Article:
From time to time we get taken back to some amazing musicians and the modern day counterparts that strike a similar musical style. Upon first listen to the new EP courtesy of Denver (via Brooklyn) outfit The Still Tide the early days of Nancy and Ann Wilson of Heart and the raspiness of a young Stevie Nicks stand out among the amazing voice of Anna Morsett. The EP produced by local Joe Richmond (Churchill, Nathaniel Rateliff & The Night Sweats) delivers a well balanced dose of indie pop/rock that showcases the guitar work of Jacob Miller and vocals of Morsett. The album portrays a consistent message about the ups and downs of any relationship.
The title “Run Out” plays with the idea of being both depleted – of having simply run out of steam or having something run its course to the end - and also with that of the basic human urge to escape, to just run out and away. With songs about losing love, feeling emotionally exhausted and worn at the end of a relationship to those about the feeling of escape music itself provides, the EP circles this theme throughout.
Opening track "Give Me Time" Morsett delivers with intrusting lyrics that makes the song flow from beginning to end. One of those clap, double clap songs that just makes you want to nod your head to the beat. The breakdown at 1:43 is pure bliss that makes you just want to turn up the dial to 11. An ode to the rigors of the daily life of a musician and challenges they present the song paints a perfect picture that seems consistent throughout the album
On "High Wire" we get a opening riff that conjures up songs by The Cure that has Morsett swooning over an infectious guitar beat. Possibly my favorite track on the EP. It's as you can feel the pain and emotion that Morsett is delivering as she echoes a song about where to run and where to go, a question we often ask ourselves on a daily basis about that true love.
The next track "Signal Fade" starts slowly then erupts with lyrics that fade in and out of the complexities of everyday problems. This particular track could easily be mistaken for a country song giving us true representation of the amazing production Joe Richmond can bring to the table with his ability to cross genres in a fashion that seems unnoticeable to the casual listener.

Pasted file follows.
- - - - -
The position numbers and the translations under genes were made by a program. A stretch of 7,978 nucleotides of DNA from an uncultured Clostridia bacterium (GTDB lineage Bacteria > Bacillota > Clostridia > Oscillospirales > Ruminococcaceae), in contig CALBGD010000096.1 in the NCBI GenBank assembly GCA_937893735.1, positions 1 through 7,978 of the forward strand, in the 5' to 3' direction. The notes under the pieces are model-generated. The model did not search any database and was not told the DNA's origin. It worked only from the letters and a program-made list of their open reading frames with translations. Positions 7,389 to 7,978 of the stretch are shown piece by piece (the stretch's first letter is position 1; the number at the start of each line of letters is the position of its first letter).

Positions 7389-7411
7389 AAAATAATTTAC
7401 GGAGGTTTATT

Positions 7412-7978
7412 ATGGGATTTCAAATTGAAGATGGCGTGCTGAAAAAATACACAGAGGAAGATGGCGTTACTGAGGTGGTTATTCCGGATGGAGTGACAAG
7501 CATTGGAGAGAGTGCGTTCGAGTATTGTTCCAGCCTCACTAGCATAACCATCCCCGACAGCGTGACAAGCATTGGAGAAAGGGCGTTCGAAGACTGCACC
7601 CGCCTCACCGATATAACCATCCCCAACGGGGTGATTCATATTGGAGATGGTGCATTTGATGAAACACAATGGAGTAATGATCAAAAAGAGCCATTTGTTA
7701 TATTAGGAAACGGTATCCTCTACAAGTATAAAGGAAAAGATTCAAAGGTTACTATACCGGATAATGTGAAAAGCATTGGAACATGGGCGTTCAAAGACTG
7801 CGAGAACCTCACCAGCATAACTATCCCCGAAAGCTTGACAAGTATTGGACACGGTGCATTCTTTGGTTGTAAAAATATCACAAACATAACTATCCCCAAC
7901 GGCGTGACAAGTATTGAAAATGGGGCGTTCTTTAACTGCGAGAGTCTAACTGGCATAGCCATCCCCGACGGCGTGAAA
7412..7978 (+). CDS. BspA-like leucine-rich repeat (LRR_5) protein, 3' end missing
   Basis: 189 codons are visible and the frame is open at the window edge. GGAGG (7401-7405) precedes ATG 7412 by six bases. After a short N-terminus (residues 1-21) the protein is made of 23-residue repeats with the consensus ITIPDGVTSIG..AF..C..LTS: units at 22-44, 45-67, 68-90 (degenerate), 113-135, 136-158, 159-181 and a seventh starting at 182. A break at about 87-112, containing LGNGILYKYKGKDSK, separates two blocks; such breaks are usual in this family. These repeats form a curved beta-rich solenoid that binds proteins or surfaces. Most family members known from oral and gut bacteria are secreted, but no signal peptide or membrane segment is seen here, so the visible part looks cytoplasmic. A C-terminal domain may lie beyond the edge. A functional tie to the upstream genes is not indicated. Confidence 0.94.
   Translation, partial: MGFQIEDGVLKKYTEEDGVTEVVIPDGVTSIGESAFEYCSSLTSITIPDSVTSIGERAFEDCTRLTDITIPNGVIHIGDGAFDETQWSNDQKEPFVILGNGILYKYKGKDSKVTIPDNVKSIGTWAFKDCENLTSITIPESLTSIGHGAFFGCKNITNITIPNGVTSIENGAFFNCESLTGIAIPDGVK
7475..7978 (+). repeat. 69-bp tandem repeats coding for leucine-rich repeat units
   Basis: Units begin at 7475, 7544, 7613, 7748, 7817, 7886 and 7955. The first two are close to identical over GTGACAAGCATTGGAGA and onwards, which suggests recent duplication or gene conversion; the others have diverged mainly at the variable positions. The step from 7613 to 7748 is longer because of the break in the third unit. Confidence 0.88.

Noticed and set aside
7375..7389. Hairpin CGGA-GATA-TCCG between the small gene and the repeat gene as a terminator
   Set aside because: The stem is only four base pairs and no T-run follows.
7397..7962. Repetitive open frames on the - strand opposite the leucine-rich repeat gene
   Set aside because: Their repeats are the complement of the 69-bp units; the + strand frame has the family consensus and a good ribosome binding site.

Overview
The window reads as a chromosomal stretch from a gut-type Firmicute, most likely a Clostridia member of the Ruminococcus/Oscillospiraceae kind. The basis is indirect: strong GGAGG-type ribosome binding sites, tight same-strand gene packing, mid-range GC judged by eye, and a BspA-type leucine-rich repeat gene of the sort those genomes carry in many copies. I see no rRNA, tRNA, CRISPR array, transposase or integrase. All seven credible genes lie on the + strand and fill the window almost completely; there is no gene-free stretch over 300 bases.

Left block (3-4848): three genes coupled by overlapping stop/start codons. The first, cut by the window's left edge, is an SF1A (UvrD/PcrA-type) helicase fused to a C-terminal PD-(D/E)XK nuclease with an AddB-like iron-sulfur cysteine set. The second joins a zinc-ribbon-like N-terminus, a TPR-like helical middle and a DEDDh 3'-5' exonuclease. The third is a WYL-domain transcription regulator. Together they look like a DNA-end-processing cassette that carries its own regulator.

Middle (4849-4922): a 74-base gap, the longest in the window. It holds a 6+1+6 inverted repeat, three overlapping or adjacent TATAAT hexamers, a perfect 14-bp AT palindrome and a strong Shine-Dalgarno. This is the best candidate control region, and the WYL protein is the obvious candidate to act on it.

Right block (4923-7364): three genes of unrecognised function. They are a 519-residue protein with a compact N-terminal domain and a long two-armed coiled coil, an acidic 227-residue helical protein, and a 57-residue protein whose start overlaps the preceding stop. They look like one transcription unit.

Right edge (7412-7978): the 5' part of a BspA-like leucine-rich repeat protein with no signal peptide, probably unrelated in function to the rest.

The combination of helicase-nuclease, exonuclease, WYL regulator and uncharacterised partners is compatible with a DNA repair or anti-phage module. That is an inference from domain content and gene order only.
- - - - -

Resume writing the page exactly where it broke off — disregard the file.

"Ashes" is one of those tracks you put on at your local dive bar as you order a whiskey and feel all the feels of why you are there in the first place. Almost the perfect elements of a breakup song that you want to dedicate to the person who stabbed you in the back. Ahh the power of the breakup ballad is well represented in this standout track.
The final track "Rough House" is were Morsett reaches into her inner Stevie Nicks and delivers a perfect rendition. Carefully orchestrated lyrics and perfect harmonies across the board make for one of the better songs on the EP. An indie lovers dream that formulates into what could easily be the most radio friendly song on the album. The ultimate lighter in the air anthem from the group who continues to impress on all levels making this EP one of the better things to come out of Denver in a long time. If you haven't listened to The Still Tide they will be playing random dates throughout the summer as well as continuing to back up Brent Cowles as he continues his brilliant course and musical journey. We highly suggest you give this EP a listen, a perfect entry into our season of warm weather and whiskey drinking months to come. Cheers to The Still Tide!